There are two somewhat questionable aspects to the court’s logic. First, the court appears to have relied on the fact that the Wrigley patent was seeking a cooling flavor agent as the basis for selecting such agent in the prior art Shahidi reference (“Given the objective of the [Wrigley] patent, to obtain ‘a cooling flavor composition that will contribute a long-lasting cooling sensation’ and a chewing gum with a ‘clean, high-quality flavor … with a good cooling effect,’ the Shahidi reference clearly identifies the combination of WS-23 … and menthol”). In other words, the court impermissibly relied on Wrigley’s own specification to support selection of a cooling agent and a flavoring agent. Second, though the court was technically correct when it noted that the prior art characterized menthol as one of the “most suitable” for use in the invention, the court conveniently omitted from its discussion that all the other listed flavoring agents (more than 20 others) were similarly characterized as being “the most suitable.”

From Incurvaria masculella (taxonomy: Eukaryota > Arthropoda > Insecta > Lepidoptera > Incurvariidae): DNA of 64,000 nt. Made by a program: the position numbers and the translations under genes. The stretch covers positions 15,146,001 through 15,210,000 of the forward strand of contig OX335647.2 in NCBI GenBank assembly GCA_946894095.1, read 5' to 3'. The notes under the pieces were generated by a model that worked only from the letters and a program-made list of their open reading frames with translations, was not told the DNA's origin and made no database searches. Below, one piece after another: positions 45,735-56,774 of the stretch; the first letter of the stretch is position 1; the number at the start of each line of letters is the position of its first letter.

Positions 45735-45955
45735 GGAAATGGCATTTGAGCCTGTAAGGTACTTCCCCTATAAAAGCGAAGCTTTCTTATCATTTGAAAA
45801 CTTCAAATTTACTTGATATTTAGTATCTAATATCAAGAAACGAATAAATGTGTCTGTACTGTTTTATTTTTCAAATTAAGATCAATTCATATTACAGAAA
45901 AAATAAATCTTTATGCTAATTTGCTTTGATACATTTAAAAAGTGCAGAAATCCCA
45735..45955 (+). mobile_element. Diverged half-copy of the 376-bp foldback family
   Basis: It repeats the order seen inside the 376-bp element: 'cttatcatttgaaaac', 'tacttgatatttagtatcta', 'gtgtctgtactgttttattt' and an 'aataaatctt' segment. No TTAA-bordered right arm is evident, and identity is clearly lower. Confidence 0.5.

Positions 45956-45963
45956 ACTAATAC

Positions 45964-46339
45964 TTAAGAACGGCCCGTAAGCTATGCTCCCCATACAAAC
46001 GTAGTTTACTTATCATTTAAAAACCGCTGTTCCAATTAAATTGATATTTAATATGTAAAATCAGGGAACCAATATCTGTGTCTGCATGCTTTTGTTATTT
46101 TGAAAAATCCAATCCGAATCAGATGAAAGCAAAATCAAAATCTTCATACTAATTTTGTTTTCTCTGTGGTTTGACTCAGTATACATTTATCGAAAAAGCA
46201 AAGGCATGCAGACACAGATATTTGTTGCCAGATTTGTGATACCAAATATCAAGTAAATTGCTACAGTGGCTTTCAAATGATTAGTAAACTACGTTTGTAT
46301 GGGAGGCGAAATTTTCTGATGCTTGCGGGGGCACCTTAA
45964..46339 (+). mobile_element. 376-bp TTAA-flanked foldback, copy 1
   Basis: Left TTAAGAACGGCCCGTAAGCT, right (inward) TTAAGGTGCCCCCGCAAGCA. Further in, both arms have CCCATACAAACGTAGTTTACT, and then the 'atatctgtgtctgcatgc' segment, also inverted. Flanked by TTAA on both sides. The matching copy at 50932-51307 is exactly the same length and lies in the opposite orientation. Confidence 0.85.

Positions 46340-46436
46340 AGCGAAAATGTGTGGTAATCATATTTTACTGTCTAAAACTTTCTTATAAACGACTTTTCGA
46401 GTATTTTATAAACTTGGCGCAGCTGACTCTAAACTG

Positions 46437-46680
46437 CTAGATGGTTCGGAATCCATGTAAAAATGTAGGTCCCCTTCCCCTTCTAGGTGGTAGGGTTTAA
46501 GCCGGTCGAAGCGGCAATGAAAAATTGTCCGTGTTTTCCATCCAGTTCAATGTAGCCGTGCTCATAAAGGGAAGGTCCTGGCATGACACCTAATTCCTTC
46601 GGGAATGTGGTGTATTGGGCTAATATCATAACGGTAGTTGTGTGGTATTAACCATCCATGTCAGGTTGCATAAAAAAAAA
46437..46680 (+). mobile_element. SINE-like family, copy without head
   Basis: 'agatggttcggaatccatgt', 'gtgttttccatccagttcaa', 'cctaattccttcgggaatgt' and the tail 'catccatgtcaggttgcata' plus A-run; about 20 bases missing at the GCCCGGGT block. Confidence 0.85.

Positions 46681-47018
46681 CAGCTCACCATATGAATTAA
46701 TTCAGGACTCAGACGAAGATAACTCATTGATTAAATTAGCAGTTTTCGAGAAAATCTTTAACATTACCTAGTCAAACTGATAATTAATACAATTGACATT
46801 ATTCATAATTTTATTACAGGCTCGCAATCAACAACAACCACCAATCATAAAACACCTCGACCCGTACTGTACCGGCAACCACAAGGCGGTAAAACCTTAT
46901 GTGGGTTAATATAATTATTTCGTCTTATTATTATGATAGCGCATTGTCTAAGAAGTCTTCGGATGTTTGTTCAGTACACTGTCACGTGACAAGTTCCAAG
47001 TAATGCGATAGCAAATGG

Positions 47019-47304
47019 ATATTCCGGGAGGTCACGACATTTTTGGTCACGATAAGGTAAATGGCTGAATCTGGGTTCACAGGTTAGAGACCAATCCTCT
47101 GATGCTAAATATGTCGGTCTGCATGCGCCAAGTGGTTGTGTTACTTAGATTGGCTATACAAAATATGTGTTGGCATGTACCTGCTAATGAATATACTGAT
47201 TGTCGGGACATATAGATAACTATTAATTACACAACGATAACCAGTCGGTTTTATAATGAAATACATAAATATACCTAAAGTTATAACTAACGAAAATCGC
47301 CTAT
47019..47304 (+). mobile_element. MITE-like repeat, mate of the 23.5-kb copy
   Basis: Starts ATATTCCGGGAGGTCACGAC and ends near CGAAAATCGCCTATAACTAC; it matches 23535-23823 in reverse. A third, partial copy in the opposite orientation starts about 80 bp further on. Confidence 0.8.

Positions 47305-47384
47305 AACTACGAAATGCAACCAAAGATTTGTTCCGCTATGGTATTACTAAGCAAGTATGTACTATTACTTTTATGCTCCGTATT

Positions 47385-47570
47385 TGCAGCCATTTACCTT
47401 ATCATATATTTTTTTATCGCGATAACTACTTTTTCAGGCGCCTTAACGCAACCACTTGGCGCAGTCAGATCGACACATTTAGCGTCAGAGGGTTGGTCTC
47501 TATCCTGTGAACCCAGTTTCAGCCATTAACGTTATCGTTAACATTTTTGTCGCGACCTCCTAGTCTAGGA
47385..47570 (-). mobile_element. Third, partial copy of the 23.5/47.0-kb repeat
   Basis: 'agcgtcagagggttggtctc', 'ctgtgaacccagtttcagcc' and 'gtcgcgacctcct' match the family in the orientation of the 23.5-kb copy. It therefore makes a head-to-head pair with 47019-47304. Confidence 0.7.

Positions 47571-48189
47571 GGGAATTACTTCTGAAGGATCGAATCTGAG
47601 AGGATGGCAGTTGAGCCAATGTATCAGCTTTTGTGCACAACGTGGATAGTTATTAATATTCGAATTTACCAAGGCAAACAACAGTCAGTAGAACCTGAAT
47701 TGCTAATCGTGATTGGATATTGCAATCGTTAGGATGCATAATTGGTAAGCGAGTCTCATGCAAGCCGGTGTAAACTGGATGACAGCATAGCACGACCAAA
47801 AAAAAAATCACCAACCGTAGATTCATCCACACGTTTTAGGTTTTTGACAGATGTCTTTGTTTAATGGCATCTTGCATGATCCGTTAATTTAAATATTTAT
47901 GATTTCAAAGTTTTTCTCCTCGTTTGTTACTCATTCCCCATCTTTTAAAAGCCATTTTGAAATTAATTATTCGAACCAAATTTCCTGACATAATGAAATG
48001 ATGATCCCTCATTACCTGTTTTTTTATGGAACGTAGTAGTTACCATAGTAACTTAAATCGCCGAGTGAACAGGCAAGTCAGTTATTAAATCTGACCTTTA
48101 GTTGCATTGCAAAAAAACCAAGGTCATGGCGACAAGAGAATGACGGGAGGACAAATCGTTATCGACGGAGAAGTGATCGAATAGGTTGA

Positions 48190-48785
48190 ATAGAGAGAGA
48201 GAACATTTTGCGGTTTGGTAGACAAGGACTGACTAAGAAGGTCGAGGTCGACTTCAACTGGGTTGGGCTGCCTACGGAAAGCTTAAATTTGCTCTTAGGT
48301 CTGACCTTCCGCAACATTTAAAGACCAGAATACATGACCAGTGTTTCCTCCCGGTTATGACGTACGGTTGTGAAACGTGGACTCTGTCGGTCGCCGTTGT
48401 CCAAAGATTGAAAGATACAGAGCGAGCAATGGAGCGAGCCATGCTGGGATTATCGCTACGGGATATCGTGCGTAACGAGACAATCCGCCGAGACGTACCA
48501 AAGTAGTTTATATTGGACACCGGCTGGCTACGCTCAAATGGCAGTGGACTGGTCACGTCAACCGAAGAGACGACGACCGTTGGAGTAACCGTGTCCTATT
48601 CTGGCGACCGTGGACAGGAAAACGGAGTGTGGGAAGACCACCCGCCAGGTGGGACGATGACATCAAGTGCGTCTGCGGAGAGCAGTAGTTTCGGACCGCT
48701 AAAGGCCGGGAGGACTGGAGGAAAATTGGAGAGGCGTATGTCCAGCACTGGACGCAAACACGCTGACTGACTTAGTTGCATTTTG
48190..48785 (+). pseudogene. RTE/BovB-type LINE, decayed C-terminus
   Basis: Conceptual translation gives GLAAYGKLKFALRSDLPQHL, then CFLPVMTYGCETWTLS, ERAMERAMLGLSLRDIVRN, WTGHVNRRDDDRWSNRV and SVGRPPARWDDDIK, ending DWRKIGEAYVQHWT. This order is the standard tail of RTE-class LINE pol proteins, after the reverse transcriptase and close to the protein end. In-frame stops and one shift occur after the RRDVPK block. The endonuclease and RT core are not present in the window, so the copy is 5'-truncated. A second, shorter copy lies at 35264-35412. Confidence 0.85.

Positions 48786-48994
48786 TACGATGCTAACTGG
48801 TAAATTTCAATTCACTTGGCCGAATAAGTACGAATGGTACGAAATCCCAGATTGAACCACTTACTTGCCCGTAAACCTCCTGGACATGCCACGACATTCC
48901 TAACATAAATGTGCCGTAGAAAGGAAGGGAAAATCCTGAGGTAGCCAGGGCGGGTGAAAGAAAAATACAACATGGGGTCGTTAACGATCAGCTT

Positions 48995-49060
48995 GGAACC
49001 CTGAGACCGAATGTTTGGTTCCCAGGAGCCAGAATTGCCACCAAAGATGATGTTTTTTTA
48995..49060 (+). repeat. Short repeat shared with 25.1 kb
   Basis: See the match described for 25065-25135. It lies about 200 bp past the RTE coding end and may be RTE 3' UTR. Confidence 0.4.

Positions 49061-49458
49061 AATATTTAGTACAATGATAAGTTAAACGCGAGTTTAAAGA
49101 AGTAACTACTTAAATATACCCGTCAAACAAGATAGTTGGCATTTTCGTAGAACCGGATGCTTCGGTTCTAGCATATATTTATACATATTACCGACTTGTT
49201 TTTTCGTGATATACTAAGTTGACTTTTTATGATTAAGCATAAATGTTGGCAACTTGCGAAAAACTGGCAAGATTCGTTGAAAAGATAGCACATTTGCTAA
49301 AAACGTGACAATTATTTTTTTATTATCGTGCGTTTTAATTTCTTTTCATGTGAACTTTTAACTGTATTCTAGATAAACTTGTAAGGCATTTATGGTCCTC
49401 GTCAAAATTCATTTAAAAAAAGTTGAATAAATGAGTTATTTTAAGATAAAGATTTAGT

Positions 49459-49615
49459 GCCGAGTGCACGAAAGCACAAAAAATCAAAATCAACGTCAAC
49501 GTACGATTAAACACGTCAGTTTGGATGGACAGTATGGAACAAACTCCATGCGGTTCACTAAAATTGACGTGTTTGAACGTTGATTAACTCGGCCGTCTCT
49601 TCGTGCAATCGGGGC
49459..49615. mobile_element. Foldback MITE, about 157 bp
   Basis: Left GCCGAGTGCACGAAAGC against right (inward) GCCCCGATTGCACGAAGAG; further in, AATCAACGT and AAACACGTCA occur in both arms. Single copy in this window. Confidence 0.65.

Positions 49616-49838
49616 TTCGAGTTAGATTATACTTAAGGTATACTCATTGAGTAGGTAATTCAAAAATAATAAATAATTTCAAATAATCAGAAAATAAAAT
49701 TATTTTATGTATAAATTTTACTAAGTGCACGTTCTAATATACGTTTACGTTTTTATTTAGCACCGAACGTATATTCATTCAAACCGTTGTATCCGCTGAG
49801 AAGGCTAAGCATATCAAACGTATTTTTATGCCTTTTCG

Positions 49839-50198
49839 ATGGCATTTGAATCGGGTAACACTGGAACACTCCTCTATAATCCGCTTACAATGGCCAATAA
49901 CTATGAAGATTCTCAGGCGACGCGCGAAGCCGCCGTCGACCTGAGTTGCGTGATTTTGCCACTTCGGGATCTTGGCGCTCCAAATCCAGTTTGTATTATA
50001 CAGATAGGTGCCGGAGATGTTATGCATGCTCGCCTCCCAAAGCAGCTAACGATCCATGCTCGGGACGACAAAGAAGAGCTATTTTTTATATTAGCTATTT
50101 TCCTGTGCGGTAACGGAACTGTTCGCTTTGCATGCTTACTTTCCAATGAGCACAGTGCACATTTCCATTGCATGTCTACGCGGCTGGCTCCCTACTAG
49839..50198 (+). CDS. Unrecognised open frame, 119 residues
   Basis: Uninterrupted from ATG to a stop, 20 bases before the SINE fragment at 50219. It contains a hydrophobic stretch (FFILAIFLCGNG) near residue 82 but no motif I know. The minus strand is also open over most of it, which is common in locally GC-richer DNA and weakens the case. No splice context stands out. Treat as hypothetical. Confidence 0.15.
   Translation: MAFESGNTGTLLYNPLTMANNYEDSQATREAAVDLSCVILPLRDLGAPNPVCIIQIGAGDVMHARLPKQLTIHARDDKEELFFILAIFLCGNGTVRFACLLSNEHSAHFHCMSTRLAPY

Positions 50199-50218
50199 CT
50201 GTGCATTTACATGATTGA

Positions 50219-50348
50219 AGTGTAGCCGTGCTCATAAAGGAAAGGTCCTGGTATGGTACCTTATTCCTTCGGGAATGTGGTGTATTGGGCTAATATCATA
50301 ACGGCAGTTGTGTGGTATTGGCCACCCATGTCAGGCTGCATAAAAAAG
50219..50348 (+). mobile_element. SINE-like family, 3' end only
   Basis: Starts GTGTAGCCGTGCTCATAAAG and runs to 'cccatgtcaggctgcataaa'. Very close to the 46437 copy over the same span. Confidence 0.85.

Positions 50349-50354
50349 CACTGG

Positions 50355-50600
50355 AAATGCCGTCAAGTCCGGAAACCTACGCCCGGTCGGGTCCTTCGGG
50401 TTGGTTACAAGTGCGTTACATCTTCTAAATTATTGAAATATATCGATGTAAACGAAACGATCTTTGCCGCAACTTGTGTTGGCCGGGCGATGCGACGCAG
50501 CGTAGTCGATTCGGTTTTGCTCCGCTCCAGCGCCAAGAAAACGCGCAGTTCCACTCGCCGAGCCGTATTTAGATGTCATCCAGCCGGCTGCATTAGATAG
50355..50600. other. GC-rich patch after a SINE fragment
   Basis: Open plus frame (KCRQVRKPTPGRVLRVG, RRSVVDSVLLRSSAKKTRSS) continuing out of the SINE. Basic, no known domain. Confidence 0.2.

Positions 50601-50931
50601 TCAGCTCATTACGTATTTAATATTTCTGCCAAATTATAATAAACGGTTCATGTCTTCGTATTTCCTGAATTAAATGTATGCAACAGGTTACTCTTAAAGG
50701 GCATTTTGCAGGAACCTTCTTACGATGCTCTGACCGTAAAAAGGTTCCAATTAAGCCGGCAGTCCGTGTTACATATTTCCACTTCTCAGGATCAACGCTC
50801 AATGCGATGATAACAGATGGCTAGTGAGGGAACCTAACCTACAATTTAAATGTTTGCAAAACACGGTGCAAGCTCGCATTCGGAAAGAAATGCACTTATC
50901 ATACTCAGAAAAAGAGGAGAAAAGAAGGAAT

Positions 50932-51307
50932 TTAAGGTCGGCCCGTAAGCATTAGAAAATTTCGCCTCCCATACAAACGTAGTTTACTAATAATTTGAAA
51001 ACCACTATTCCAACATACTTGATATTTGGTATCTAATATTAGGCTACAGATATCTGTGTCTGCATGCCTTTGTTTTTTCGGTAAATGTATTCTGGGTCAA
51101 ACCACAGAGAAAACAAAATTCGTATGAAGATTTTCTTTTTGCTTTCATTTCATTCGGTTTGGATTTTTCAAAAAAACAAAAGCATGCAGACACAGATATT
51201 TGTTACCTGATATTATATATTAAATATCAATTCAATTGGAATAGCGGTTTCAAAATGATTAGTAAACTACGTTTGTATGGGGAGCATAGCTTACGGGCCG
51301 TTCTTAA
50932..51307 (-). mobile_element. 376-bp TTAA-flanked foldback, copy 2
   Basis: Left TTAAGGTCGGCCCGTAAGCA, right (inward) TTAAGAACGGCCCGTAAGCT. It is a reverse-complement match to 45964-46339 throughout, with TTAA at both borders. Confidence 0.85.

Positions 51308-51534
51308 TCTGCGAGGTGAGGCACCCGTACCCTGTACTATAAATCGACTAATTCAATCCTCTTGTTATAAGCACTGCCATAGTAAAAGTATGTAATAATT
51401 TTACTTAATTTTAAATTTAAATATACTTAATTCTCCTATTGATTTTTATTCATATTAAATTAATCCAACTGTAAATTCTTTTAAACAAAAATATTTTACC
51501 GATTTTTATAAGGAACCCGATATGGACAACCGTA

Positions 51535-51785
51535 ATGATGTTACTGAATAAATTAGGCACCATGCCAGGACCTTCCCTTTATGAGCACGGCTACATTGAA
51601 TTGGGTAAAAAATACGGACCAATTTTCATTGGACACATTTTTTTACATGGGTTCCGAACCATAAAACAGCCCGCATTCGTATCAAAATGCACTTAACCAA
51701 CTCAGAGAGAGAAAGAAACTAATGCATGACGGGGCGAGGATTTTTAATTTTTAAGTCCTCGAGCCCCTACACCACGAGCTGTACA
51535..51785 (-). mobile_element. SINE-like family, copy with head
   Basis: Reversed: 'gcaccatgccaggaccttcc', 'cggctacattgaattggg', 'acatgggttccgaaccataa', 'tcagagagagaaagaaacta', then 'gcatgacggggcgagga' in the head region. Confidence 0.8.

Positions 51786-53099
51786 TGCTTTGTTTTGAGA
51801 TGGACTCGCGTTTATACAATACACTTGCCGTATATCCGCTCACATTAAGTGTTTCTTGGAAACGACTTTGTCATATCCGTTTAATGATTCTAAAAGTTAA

The fact that the selection of single components from multiple lists is now being viewed by some judges on the Federal Circuit as anticipatory represents a significant lowering of the bar and calls into question the validity of many issued patents. It has indeed been the case that a very long list of compounds, even on the order of tens of thousands of them, could anticipate a claim directed to a single compound (See In re Gleave6). It has also been the case that a compound could be rejected as anticipated where the prior art describes a broad class of substituents on a compound but in addition discloses a much more limited class such that “one skilled in the art would … at once envisage each member of this limited class.” In re Petering7. Finally, it has been the case that the composition recited in a method can be rejected as anticipated when the active component is specifically set forth in a list, even though it is only one of 14 components in that list (See Perricone8). However, selecting specific combinations of components, where each component itself has to be selected from a separate list of optional components, has generally not been viewed as anticipatory (See Akzo N.V. v. U.S. International Trade Commission.9 (No anticipation where the prior art “would have required [patentee] randomly to pick and choose among a number of different polyamides, a plurality of solvents, and a range of inherent viscosities.”) )